That’s mandrake root up above, and it is featured in Machiavelli’s comedy, Mandragola, one of the Five Comedies from the Italian Renaissance that we’ll be talking about briefly.
I did an earlier post about humanist comedies. As I recall those were from the quattrocento or 15th century, while these are from the early part of the cinquecento or 16th. The plots center around marriage, or sex. Primarily between men and women, but in at least one case gay sex functions as an ever present theme.
As with most books from university presses it comes with an introduction and many, many footnotes. While some of the notes are useful, the introduction should be skimmed rather than devoured.
La Calandra by Bernard Dovizi da Bibbiena—Bibbiena was a Cardinal, and might have become pope. Unfortunately, for Bibbiena if not for the Church, he met an untimely demise. The comedy itself concerns a brother and sister, who have been separated at an early age, and who indulge in a bit of cross-dressing for purposes of deception. Readers of Shakespeare and other Elizabethan playwrights should have no problem with the cross-dressing as it occurs quite often in English plays of the period. It even occurs in operas such as Mozart’s Le Nozze di Figaro. The brother seeks access to a married woman, and the sister pursues her own interests. The play has some of the energy and feverishness of Mozart’s Figaro, and almost cries out for an adaptation by da Ponte and Mozart.
La Mandragola by Niccolo Machiavelli—This, along with La Venexiana, is relatively short, about 40 pages. As before it focuses on sex and lust.
Il Marescalo by Pietro Aretino—Back in the 1970s I taught classes at Northern Va. Community College and we used a textbook called Patterns of Exposition as I recall. Many of the texts were about sex, and one that I used was D. H. Lawrence’s essay on obscenity. Lawrence mentions the bawdy Renaissance tales. To me that referred to Boccaccio and the Decameron. I was also vaguely aware of Pietro Aretino, and his Dialogues, which I thought would be in the same vein as the Decameron. In 1996 I came across an edition at MLA convention, and bought it. Unfortunately, I hated it. So it was with some trepidation that I read Il Marescalo.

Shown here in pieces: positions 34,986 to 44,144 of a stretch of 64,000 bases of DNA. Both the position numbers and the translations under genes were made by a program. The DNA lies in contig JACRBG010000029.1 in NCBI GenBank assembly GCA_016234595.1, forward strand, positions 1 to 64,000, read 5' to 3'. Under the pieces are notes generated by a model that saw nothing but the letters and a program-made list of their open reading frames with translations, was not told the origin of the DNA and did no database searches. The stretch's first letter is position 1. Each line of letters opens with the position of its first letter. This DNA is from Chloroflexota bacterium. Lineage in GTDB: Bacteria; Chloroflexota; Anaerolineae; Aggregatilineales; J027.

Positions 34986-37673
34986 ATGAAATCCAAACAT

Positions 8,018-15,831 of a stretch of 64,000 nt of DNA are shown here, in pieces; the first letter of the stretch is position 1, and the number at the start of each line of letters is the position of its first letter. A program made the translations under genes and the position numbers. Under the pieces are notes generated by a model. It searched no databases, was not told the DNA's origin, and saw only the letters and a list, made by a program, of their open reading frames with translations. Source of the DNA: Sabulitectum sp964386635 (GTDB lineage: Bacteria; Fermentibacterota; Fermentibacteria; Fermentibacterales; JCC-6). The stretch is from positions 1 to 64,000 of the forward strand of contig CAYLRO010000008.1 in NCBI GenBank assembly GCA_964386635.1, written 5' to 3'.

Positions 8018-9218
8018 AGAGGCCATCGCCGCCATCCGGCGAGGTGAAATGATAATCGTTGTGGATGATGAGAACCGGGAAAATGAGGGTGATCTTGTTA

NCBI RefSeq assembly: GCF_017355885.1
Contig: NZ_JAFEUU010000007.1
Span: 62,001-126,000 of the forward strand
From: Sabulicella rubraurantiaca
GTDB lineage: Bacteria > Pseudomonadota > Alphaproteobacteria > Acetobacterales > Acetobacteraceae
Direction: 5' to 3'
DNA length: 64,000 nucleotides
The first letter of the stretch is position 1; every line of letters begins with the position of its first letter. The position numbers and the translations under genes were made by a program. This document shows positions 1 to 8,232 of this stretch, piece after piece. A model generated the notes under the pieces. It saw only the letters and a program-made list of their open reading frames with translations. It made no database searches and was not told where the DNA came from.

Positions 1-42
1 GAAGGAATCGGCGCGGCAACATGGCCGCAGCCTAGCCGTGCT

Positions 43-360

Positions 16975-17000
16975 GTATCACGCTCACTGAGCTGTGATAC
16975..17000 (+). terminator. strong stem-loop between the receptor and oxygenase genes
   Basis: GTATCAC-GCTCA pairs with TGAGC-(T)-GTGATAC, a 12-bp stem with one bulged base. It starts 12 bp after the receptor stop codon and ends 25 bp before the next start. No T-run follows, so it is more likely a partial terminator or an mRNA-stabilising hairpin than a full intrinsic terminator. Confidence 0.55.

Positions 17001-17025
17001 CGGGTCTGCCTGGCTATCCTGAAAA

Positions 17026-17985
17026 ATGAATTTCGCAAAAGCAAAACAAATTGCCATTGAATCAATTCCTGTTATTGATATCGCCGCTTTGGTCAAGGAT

Renaissance Italians, like the ancient Greeks, took a different view of homosexual activity than we do. Just as one drop of Negro blood was sufficient in its day to cause a person to be considered black, there was, and may still be, a tendency to consider that one homosexual act made one a homosexual. During the time period and in the place under consideration, such things, if they happened during a person’s youth, the gioventi, were regarded as a passing phase. The person would be expected to put aside his youthful playmates and assume his role as husband and father. In the case of Il Marescalo the main character is a determined and committed homosexual. His duke has ordered his marriage, and spends the whole of the play, about 80 pages, complaining bitterly about being forced into marriage. I’m afraid that for whatever reason, I was not overwhelmed by love and affection for this play.
Gl’ingannati by The Academy of the Intronati of Siena—This has a girl who pretends to be a man. There may be some relation to Twelfth Night here, but whether Shakespeare knew the play or not I can’t say. One rarely sees homosexual activity portrayed or implied in Renaissance English drama. Marlowe’s Edward II, implies that Edward’s relationship with his favorite Gaveston was gay, and the execution of Edward, via a hot poker inserted in his rump, references his sodomitical tendencies. Marlowe’s Hero and Leander, also has some gay passages. Other passages, such as certain passages in Shakespeare’s sonnets, are more debatable. In the course of Gl’ingannati, however, the female character who impersonates a man is asked what she will do if she is attacked by a guy. The implication is that she is sexually desirable as either an effeminate boy or as a girl. The comedy is resolved in a far different way than Il Marescalo.
La Venexiana by Anonymous—This was discovered in the 20th century, and may not have been known prior to that discovery. The plot concerns two women who are both interested in the same youth. Let’s just say that nobody sings the Rolling Stone’s
Satisfaction at the end.
Next up a series of notes, recipes, and jottings from Marilyn Monroe.